Moving to France

Old Oct 17th, 2009, 08:50 AM
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Moving to France

I am a 26 year old American with a wife and 3 year old daughter. I have recently been very interested in moving to France to give my daughter opportunity for a better education and a better life. I am a police officer here in the states and am also a Veteran of the US Army. I have been trying to do my research and have come upon conflicting websites. I have read that France would be a great place for me to move to but I have also read that it would be almost impossible for me to move there. I am hoping to get some information from those of you that have made the move from the US to France. Is a move like this possible for me? What is the likely hood that I will be able to get a job to support my family? Any help or information at all will be greatly appreciated. Thank you all in advance.

Jason
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Old Oct 17th, 2009, 09:08 AM
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France is a great country and I wouldn't mind spending a few years there myself. But I'm interested to know why you believe your child will have a better life there. The US isn't perfect but every country has it's good and bad points. If you aren't happy with where you live now have you considered another part of the US? Just a thought in case the France move doesn't pan out.

You asked if it's likely you can get a job. How well do you speak French? My cousin is married to a French lady and they tried living in France for a short time. Unfortunately he never found a job other than washing dishes because he doesn't speak good French. He finally got so discouraged they came back to the US.

Good luck with whatever you decide, I hope it all works for the best.
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Old Oct 17th, 2009, 09:40 AM
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I can understand many reasons for wanting to live in France but "for a better life"? Are your current living conditions sufficiently deplorable such that the only solution is to leave the country?

As for a better education, there's no guarantee that your daughter will be better schooled in France than in the US. French academic programs might excel for those in early grades but the French have many of the same problems we all face. My French friends which have had their children in both systems actually prefer the programs for the upper grades (high school) in the US over those offered on the whole in France.

If you are really concerned about giving your daughter a French education, the French government has educational programs available in the US for those who may be interested. These are of course private schools which offer the French curriculum.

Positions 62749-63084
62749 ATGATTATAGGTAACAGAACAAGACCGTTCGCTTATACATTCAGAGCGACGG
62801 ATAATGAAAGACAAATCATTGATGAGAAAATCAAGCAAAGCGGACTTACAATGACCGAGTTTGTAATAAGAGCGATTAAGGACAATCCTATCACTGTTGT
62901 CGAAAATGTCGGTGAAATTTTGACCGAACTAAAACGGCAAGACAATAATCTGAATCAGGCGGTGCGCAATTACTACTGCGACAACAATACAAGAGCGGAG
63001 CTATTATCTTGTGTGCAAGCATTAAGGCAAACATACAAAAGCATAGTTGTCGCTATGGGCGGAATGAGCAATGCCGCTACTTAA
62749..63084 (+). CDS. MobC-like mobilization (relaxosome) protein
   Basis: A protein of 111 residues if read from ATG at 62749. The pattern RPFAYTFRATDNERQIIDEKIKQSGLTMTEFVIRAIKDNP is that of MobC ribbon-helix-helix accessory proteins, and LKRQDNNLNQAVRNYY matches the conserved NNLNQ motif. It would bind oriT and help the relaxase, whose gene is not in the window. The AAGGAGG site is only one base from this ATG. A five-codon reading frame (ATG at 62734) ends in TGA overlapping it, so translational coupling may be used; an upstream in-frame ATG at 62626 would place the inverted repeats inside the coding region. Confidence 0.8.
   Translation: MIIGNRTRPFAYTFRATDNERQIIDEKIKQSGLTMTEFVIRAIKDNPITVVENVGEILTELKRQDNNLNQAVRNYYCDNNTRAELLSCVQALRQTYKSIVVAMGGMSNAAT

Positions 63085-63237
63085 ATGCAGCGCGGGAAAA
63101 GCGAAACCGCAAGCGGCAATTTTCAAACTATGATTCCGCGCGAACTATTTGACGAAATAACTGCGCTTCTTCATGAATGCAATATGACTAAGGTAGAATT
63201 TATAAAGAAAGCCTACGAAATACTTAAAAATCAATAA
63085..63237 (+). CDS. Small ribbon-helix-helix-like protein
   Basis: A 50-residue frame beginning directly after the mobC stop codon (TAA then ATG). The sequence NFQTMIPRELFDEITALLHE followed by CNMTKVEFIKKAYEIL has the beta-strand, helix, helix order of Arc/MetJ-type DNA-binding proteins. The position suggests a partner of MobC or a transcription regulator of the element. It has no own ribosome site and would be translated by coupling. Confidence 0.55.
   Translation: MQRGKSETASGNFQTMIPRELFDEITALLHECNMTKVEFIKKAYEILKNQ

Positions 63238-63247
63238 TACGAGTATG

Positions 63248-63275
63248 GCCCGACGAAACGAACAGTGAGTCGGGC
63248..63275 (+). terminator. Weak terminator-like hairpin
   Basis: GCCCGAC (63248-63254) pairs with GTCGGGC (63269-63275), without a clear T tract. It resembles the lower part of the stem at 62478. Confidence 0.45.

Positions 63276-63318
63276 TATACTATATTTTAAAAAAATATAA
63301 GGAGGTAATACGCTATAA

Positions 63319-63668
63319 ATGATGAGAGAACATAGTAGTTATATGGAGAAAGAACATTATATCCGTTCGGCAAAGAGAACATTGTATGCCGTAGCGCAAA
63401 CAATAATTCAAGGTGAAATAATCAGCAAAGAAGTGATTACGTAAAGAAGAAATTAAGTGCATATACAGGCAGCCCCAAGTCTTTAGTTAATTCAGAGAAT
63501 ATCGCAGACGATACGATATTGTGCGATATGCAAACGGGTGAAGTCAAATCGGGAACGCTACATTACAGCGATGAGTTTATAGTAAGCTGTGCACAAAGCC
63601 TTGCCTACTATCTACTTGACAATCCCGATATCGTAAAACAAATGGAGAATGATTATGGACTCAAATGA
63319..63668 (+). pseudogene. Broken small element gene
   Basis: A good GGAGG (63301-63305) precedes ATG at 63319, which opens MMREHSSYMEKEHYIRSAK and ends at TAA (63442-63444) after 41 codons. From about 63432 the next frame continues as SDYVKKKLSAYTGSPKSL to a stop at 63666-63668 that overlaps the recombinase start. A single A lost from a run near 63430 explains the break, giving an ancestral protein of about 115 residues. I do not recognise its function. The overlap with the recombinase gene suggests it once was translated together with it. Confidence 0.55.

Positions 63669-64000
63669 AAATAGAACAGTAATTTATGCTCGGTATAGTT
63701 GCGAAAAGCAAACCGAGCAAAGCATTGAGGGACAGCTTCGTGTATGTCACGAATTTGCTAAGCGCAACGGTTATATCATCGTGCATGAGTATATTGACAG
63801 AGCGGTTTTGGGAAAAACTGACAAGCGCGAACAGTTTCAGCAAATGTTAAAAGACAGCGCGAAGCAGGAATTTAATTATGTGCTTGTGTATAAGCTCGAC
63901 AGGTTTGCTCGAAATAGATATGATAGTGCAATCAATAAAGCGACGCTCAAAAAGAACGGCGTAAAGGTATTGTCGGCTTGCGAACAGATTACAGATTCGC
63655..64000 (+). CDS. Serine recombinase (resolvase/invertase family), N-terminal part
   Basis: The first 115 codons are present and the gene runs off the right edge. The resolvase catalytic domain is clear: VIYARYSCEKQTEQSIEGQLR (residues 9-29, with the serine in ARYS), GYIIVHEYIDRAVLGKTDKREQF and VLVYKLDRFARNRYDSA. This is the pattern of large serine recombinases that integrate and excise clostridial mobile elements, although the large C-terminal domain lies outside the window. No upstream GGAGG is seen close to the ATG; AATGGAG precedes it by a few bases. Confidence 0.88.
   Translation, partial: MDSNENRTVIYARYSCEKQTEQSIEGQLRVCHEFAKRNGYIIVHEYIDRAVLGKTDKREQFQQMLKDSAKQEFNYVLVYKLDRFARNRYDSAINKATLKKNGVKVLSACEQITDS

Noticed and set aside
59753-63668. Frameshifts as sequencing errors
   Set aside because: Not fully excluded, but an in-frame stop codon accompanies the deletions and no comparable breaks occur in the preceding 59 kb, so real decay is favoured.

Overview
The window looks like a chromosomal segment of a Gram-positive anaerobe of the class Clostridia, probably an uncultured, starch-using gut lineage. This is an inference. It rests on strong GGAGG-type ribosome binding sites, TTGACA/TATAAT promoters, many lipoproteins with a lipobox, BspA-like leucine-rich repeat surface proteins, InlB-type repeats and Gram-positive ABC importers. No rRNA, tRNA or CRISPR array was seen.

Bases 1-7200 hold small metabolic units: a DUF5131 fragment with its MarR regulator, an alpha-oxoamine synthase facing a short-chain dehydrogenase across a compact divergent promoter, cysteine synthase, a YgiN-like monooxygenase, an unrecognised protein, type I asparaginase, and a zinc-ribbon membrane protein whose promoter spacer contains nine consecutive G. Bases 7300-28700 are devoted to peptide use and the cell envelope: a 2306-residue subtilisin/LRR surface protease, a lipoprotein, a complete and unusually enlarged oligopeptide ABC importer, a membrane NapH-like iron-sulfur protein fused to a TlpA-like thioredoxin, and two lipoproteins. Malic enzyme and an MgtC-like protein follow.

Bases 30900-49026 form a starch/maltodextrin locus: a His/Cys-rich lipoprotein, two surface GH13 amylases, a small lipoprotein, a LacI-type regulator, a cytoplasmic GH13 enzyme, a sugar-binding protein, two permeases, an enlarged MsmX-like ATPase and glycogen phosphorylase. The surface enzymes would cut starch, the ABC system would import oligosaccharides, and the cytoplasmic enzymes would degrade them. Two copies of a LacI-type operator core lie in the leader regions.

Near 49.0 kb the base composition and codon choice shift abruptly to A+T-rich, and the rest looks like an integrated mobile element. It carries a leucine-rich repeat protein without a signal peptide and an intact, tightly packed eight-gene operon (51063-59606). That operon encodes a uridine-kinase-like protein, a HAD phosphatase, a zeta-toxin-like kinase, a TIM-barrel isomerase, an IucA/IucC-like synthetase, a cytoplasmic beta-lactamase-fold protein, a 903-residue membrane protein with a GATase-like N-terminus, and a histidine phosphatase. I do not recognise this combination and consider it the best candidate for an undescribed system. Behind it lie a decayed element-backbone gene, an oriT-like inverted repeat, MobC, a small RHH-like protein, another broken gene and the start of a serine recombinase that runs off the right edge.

Here is a map showing the locations of these institutions:

http://www.ump-fr.org/spip.php?page=...id_article=366

In recent years, it has become increasingly difficult for Americans who want to stay in France longer than 90 days at a time. You'll need to find an employer/sponsor who has sufficient interest in your abilities to cut through all of the red tape and expense just to employ you.

It is not impossible but this will not be easy.
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Old Oct 17th, 2009, 09:52 AM
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Emigrating is difficult to say the least. Your best bet is to get a job w/ an international company that has branches where you want to live. Then if you are VERY lucky, after a while w/ that firm, they will transfer you to one of their European offices. But in the current global economic situation, that is less common.

Just packing up and moving your family to France - not really possible.
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Old Oct 17th, 2009, 10:34 AM
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You might research employment with the United States government in France. There is an official government web page of overseas positions. There are private employment agencies for overseas jobs but some of them are just scams so be careful.
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Old Oct 17th, 2009, 11:05 AM
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The first step is indeed to find a job with an international company that is willing to sponsor you for a residence permit.

I would tend to agree that life in France would be more rewarding than in the U.S. -- not necessarily because of France, but because you would have much easier access to all of the surrounding countries and cultures.